It might seem like there are tons of protagonists in this book, and there are. But the nice thing is that Cinda Williams Chima keeps them straight pretty well. I'm all over this. There are just too many times when there are waaaayy too many characters that really distracts me from the real story.
This series also seems to be one of those "undiscovered gems" in the book world. I don't really hear about it that often (but then, it was published almost 5 years back) but it's a good series.
Are you in the mood for a splash of fantasy? Are you prepared to wait a bit for the fantastic ending? Read on.
Okay. So Bewitching was really, really good. It's better than Beastly (at least, to me). And there are a lot of reasons why this book was really good:Okay. So Bewitching was really, really good. It's better than Beastly (at least, to me). And there are a lot of reasons why this book was really good:
Modern fairytale. Alex Flinn has a real knack for actually questioning those brothers Grimm and Disney princesses, starting with the realization that fairytale characters are usually "as good as they were beautiful." In real life, pretty people are usually mean. So what Alex Flinn basically did was try and see an alternative perspective of fairytales where everything isn't so nice and bubbly. She really tries to communicate these things in her writing, the same way age-old fairytales do.
Characters that are, y'know, real. None of the characters are flat. (massive amount of applause). Zero. Zilch. Nada. Alex Flinn is not lazy like that. Her characters have their own agendas, so readers can ask questions like: So who's the real bad guy? What's she playing at? OMG they are perfect for each other!!! and other important things.
So basically, this book is flippin' awesome. GO READ IT :)...more
I can't say that I'd recommend this series to anyone, unless they were really bored. The truth is that I'm a bit snobbish and the book didn't suit myI can't say that I'd recommend this series to anyone, unless they were really bored. The truth is that I'm a bit snobbish and the book didn't suit my taste. It's just not the same balance of paranormal to real world that I'm used to.
Hocking's writing has certainly matured from the first novel in the Trylle series, but as teachers like to say, "there's always room for improvement." I'm not saying that there weren't good things in the book. There are. And I'd really like to point one out.
The star of the show (for me, at least) was Loki. Loki's like the main character's new love interest. The name itself is enough to make me swoon. I think that his name sounds vaguely Hawaiian. My friend says that Loki means "world" in Hindu. But back to the point. Loki's arrogant but vulnerable, sarcastic, charming, and all that good stuff. It goes without saying that he's my favorite character. I really hope that Amanda Hocking casts a more central part for him in the next novel. I guess I'll figure it out then....more
Cinda Williams Chima takes an unexpected turn in her sequel to The Wizard Heir: she dares to consort with the enemy. Seph McCauley is conniving and inCinda Williams Chima takes an unexpected turn in her sequel to The Wizard Heir: she dares to consort with the enemy. Seph McCauley is conniving and intelligent, just lile any other wizard. But he's actually trying to do good. It's a pretty neat twist.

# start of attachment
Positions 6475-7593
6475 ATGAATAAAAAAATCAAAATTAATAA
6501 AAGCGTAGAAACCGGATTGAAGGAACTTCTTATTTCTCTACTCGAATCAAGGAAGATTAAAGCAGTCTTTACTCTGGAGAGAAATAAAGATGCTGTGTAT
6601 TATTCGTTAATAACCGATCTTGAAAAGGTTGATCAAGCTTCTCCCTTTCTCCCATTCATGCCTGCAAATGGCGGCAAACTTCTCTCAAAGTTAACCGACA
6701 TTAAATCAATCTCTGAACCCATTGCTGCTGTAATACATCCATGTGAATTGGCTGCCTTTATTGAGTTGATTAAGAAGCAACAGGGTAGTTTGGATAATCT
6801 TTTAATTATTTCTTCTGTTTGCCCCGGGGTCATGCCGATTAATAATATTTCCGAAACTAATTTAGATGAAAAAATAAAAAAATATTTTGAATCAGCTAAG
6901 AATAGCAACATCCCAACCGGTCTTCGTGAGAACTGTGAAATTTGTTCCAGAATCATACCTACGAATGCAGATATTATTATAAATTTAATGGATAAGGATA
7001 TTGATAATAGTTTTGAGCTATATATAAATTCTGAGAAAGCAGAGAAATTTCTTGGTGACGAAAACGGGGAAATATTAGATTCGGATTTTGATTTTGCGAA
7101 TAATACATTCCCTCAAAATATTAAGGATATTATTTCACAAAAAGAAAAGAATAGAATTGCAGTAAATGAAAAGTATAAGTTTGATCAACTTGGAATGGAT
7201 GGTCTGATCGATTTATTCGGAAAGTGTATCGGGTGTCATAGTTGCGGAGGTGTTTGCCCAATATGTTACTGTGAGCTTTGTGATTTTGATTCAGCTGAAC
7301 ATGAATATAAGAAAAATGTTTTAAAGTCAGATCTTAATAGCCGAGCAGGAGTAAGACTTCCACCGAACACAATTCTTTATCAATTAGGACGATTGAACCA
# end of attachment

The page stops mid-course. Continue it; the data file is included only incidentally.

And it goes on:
Actually, The Wizard Heir has a couple of.neat twists. Chronologically, they look a little like this:
BEGINNING: I was all hyped up for another Jack Swift adventire, and then I got swept into a wizard world. It was pretty disorienting, which made it kind of sluggish and hard to get into. But I just kept.plugging away.
MIDDLE: This is a well thought-out book. Chima doesn't do mindless violence. All the action in this book has ulterior motives. Nice.
ENDING: There's a lesson to this thing?!?! How in the world did she manage to fit a life lesson into a fantasy story? That's pretty special.
This is a good book, but probably one best saved for fantasy lovers. Chima tends to shift toward the relational drama that fantasy books tend to have. As for me? I'll just go plug away at the next book....more
I still am totally infatuated by Sophie Jordan's dragon-shifter concept. I was hoping that the lingering traces of breakout YA author would vanish witI still am totally infatuated by Sophie Jordan's dragon-shifter concept. I was hoping that the lingering traces of breakout YA author would vanish with the second book, but there are still a few lingering traces of bothersome things that I think could be fixed with the next book.
The first point that I want to make is how linear the plot is. It's all about Tamra, which isn't a bad thing, but becomes sort of flat after awhile. A little subplot about what the other characters are doing would be nice. The story's also sort of reflective of Andrea Cremer's Nightshade series, which is also about shifters. Cremer's series also has that tormenting love triangle and a conflicted main character. Jordan has so much potential, and I know that she can create more depth and complexity and creativity in the Firelight series. ...more
Cinda Williams Chima has certainly studied up on her folklore. At least it looks like it. The Warrior Heir was a cleverly spun tale of age-old traditiCinda Williams Chima has certainly studied up on her folklore. At least it looks like it. The Warrior Heir was a cleverly spun tale of age-old tradition and brutal gladiator-type fighting. She explores a sort of mystical dystopia within the real world. It's quite refreshing.